The other day, I did something I’ve never done before—I attended a Heart & Soul show.
I’ve played in a lot of Heart & Soul shows—about a hundred, over the years. I’ve lugged my upright bass to nursing homes and rehab facilities and even the State Prison, and I’ve had a great time doing it. Now I’m on the board of Heart & Soul, and I volunteered to write this letter. I thought it would be easy to tell you, from my own personal experience, about “the healing power of music.” But then I worried: what do I really know about it? I’ve read about it, and I’ve seen videos of practically vegetative patients coming to life with earphones on—but my own personal experience of Heart & Soul is that it’s fun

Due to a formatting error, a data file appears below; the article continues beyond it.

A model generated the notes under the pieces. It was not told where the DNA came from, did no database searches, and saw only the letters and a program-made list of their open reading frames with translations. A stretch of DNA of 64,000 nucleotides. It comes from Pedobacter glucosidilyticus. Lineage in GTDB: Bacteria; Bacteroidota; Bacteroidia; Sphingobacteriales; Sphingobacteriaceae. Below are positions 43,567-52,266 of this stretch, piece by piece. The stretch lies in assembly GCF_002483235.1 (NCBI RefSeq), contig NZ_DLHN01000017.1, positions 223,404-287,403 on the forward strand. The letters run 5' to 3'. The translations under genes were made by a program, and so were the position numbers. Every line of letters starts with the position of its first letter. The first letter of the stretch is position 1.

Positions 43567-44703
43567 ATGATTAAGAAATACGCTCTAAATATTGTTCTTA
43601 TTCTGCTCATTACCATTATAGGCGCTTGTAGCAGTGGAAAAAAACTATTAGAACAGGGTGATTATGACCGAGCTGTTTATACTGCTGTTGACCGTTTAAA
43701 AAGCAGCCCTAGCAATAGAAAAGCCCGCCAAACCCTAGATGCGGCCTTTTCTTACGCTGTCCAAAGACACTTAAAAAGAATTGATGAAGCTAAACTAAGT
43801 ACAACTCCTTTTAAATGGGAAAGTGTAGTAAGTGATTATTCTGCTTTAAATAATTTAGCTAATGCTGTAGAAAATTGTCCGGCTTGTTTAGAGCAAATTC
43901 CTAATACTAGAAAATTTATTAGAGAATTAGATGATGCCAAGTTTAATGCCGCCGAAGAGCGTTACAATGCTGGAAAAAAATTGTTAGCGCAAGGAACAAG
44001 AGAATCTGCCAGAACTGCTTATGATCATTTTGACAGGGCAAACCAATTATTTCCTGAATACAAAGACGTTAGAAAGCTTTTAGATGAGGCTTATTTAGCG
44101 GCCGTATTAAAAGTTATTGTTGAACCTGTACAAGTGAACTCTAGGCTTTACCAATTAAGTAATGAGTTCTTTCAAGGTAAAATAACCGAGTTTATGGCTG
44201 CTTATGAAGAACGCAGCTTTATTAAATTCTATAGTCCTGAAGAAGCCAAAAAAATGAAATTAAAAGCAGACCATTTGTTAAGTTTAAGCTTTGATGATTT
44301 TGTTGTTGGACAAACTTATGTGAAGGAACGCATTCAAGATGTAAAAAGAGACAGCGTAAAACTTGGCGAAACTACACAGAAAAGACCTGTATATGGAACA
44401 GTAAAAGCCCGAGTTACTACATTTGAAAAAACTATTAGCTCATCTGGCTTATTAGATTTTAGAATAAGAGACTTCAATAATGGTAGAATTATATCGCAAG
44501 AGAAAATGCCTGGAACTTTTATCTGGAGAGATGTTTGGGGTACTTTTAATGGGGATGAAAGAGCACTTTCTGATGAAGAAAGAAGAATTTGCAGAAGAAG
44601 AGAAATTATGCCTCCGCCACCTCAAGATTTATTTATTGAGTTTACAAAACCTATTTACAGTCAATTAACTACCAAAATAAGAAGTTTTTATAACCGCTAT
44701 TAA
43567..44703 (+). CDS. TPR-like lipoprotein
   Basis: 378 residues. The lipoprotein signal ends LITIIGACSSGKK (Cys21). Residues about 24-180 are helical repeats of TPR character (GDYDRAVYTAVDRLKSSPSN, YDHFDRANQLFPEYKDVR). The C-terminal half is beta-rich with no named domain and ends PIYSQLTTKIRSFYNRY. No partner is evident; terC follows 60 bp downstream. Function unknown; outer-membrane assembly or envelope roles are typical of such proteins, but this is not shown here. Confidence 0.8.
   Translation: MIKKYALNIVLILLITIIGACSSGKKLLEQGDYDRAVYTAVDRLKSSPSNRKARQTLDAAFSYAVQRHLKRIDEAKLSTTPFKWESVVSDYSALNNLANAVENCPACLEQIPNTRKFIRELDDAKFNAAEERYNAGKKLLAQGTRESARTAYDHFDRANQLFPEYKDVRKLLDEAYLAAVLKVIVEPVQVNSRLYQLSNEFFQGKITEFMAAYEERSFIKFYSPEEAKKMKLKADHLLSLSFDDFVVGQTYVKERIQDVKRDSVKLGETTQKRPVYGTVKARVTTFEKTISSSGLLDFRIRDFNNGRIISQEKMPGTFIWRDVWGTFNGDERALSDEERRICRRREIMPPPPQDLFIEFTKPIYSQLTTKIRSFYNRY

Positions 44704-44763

. I’m up there propping up my big, awkward instrument, trying to play in tune, listening to my bandmates, trading smiles with the residents who’ve come to hear, and it’s a great time. Now, seriously, who’s going to donate money just so that I can have a great time Give Now
So I went to somebody else’s show.
Turning Point ends with another beautiful story in Heart and Soul, which brings healing to over 20,000 people per year with live music performances at domestic abuse shelters, psychiatric centers, and other isolated facilities across Utah.